There are lots of stars in the visible universe that stagger the imagination based on sheer size or mass, such as Betelguese or the Pistol Star (discovered in 1990 using the Hubble Space Telescope).
Others stars are fascinating for their awesome flaming gas streams, such as Beta Lyrae or for their odd pairings and strange orbital dances, such as Capella.
Capella was first recorded by the vanished Mesopotamian Akkadian culture in the 20th century B.C.
Let's take a look at Capella, also known by its astronomical name Alpha Aurigae, which turns out to be a complex system of four suns-not one. For those curious in name origins, the name capella is derived from the Latin vulgate meaning "she-goat". This star system's identification with a she-goat goes back through the mists of time.
Capella, which appears as a bright yellow star, is visible in the night sky right now (see accompanying sky map). It is the brightest star in the constellation Auriga, the Charioteer, and the third-brightest star seen in the northern sky-Arcturus and Vega are brighter.
Up until about the year 158,000 B.C., Capella was no. 1 in brightness in the northern night sky but thanks to changes in its magnitude in prehistory, Capella was pushed from the top of the heap.
When you gaze at Capella you are looking across a gulf 42 light years. The light you see from Capella today left its surface in the year 1967, the same year three brave Apollo 1 astronauts-Gus Grissom, Ed White, and Roger Chaffee-died in a fire on a Cape Canaveral launch pad and the same year astronomers discovered the first pulsars and gamma ray bursts in space.
One reason to explain Capella's exceptional brightness is the fact that the star we see from Earth is not a single sun, but four neighboring stellar objects made up of two binary pairs. So, Capella is, correctly, a four star system.
Let's take a look at the complex Capella star system-
The first couple consists of very bright twin type-G giant stars (like Sun). But both G stars have a stellar radius nearly 10 times the Sun's making them giant Gs. This first stellar pair orbit near each other. The stars in pair 1 are believed to be on the verge of swelling into red giants. What appears to be happening with pair 1 is exactly what the future of our G-type star will be like.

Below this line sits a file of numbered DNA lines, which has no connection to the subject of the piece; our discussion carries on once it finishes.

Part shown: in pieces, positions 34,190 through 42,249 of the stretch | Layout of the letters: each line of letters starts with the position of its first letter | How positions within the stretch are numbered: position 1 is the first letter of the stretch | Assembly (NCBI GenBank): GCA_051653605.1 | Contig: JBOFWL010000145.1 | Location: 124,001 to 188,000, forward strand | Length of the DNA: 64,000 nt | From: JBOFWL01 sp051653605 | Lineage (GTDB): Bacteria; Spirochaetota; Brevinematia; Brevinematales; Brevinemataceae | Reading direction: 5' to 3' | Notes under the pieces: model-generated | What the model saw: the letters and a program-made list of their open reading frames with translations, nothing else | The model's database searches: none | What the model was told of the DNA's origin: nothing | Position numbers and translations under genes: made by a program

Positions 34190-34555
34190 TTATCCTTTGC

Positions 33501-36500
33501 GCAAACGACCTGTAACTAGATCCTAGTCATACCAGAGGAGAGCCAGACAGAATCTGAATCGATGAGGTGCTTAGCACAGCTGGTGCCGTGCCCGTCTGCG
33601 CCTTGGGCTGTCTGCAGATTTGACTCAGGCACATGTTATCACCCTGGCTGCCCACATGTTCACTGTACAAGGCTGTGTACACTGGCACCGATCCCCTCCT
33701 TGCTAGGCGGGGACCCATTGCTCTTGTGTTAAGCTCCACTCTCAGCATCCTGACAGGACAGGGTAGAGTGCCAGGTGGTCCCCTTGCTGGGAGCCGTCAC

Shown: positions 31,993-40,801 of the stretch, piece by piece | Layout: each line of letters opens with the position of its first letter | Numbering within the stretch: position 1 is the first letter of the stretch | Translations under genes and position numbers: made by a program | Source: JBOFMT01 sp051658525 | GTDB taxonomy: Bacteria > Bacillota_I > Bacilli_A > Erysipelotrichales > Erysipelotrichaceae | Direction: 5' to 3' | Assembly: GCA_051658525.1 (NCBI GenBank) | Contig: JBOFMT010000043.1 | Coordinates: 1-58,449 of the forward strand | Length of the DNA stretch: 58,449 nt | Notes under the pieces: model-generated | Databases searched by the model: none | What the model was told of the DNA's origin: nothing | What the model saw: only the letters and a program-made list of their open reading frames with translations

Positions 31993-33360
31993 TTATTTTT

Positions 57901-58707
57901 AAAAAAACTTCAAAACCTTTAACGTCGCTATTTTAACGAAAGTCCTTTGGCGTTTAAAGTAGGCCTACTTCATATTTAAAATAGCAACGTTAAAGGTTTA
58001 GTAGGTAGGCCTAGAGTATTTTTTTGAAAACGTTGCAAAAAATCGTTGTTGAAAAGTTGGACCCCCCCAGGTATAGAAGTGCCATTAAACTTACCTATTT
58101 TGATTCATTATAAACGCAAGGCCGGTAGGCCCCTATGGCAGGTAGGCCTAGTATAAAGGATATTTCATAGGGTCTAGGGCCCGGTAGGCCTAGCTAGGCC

Capella pair 2, orbiting 10,000 AUs (short for astronomical units; 1 AU equals 93 million miles) from the first pair, are red dwarfs.
The Capella system was the first group of astronomical objects to be imaged by an optical interferometer; its portrait was captured by the British Cambridge Optical Aperture Synthesis Telescope in 1995.
One fact about the Capellan system that astronomers find fascinating is that it is a source of deadly X-rays. While researchers aren't clear what's generating the X-rays, some experts have suggested that the corona of the system's most massive star is the source.
In addition to the pairs of stars already mentioned, Capella has six more visual companions-other suns that appear very close to Capella in the sky through an amateur telescope. However, these stars are not believed to be close enough to Capella to be included as part of the Capellan system.
For those of us who live in the north, beautiful Capella is a year-round jewel in the night sky-it never sets. It is always visible from the northern United States.
What's in the Sky: Look for the bright star system of Capella in the northeastern sky after midnight this week. The planets Venus and Mars join Capella in the northeast on July 4 at 3 a.m. (see sky map courtesy of J. Kirk Edwards).
Louis Varricchio, M.Sc., is a former NASA senior science writer. He is NASA-JPL Solar System Ambassador in Vermont and a second lieutenant in the U.S. Civil Air Patrol's Rutland Composite Squadron.